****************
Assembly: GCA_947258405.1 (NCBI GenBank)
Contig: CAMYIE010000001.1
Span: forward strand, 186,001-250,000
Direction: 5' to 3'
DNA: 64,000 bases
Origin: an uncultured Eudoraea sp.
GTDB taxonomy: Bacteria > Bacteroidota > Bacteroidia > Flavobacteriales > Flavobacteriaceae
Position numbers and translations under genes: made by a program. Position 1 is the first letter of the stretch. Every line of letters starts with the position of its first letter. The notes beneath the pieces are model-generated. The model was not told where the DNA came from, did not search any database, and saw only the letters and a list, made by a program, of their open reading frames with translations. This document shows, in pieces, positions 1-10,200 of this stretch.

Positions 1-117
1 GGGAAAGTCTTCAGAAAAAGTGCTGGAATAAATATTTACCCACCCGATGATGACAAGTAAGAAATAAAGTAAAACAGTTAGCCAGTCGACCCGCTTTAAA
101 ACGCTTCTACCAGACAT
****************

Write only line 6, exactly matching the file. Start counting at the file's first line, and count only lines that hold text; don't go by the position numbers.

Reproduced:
Origin: an uncultured Eudoraea sp.